Alexander Arsov
Oscar Wilde

Complete Short Fiction

Penguin Classics, Paperback, 2003.

8vo. xxxvi, 280 pp. Edited with an Introduction [x-xxxi] and Notes [pp. 259-280] by Ian Small.

First published thus, 1994.
Reprinted with minor revisions, 2003.

Contents

Chronology
Introduction
Further Reading
A Note on the Texts

The Happy Prince and Other Tales (1888)
The Happy Prince
The Nightingale and the Rose
The Selfish Giant
The Devoted Friend
The Remarkable Rocket

The Portrait of Mr. W. H. (1889)

A House of Pomegranates (1891)
The Young
...more
Sarah
Oh, lovely! I quite adore Oscar Wilde's pretty language, especially since I read The Picture of Dorian Gray (although I'd been badly disturbed by the content for some time, but I suppose that's the point).

What discomforted me in this particular book of short fiction is the repeated biblical references. I disagreed with many of those interpretations, but in time I also realised that this was the author's way of understanding God; and honestly I could be severely biased against any view that oppos
...more
Julie Rylie
I divided this review from tale to tale because there was too many of them, and my version is a Portuguese extremely old version so probably is not even the same book, and the short stories’ titles where translated by me, so it’s probably not the real name, but at least it’s written with synonyms:
1. The Happy Prince: It doesn’t look like something Wilde would write. It’s a sweet tale about poverty and what really is important to mankind.


2. The nightingale and the rose: Like most of the tales in
...more
Charlie Rosenthal
Wilde, though certainly a fantastically gifted writer, seemingly does not work best in short story form. While I have yet to read his plays, the quality of the work presented in his Complete Short Stories is, to me, somewhat lower than that presented in The Picture of Dorian Gray or in his poetry. The high points of Wilde's short stories mostly come in his fairy tales, which are imbued with a sense of wonder in addition to a subtle notion of the exotic. The rest of his short stories, with the ex ...more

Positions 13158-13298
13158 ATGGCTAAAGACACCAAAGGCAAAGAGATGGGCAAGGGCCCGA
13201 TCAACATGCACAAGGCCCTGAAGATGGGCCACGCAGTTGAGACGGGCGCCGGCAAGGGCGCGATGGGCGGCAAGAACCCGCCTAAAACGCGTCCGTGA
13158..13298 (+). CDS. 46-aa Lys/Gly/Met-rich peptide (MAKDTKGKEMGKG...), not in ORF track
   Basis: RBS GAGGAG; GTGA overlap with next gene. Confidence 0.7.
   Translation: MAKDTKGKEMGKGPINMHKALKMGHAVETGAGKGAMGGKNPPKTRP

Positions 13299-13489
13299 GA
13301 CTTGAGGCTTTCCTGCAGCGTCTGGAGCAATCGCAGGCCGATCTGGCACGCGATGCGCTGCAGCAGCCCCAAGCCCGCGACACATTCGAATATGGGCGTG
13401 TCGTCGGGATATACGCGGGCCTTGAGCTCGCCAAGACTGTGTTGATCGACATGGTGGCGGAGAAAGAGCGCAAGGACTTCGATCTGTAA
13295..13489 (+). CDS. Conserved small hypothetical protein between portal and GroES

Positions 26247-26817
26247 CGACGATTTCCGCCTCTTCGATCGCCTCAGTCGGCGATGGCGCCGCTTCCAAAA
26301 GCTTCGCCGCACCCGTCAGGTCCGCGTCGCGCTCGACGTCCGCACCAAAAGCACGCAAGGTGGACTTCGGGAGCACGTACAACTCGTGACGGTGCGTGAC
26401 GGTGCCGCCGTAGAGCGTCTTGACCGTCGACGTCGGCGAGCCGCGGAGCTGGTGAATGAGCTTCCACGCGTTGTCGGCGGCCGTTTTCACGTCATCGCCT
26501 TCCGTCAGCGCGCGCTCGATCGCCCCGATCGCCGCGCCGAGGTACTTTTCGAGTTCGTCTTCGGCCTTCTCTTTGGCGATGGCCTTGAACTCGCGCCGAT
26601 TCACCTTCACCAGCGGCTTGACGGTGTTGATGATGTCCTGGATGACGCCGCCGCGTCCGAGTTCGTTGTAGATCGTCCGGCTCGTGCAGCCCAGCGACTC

Jack
Mark Twain once said 'A classic is something everybody wants to have read, but no one wants to read.' Were Oscar Wilde's works considered as classics in Twain's time, this quote would surely have ended: 'with one exception...'
From the opening fairy tales to the closing Poems in Prose, Wilde maintains an immense and ineffable blend of emotions, never allowing the reader to drown in the underlying melancholy or powerful social commentaries. Satire and humour are gracefully interwoven throughout e
...more
Jan
"It is always a silly thing to give advice, but to give good advice is absolutely fatal." (from "The Portrait of Mr. W.H.").
This book contains the collected short stories of Oscar Wilde. I must admit I never read anything by him before, but of course I knew him for the tons of witty quotes that exist by him. To me the short stories were a bit of a mixed bag. Most of them have some sort of moral - thus... advice -, but for me they ranged from accessible to incomprehensible. At the end of the day
...more
Teo
Love Oscar Wilde! His short stories have wickedly interesting twists with a touch of black humour, but my favourites were the fairy tales! (The Happy Prince, The Selfish Giant, The Fisherman and His Soul, The Star-Child and The Young King.) It's been a long time since I read fairytales, but even with their positive morals-of-the-story they didn't lose Wilde's signature cynicism of human nature and made for a sufficiently balanced read (you know, not sickly-sweet like the stereotypical Disney fai ...more
Shepherd
All in all, I didn't really like these stories very much. Maybe I was expecting sparkling wit and dramatic plot twists more in the style of Maupassant, but they end up more sort of as fairly conventional morality plays depicting the characters as one-dimensional and naive, with more complex psychological motives hinted at but not explored. The tone reminded me more of William Blake or O. Henry. Not what I would have expected from such an infamous scourge of conventional society and morality. Als ...more
Edward
Chronology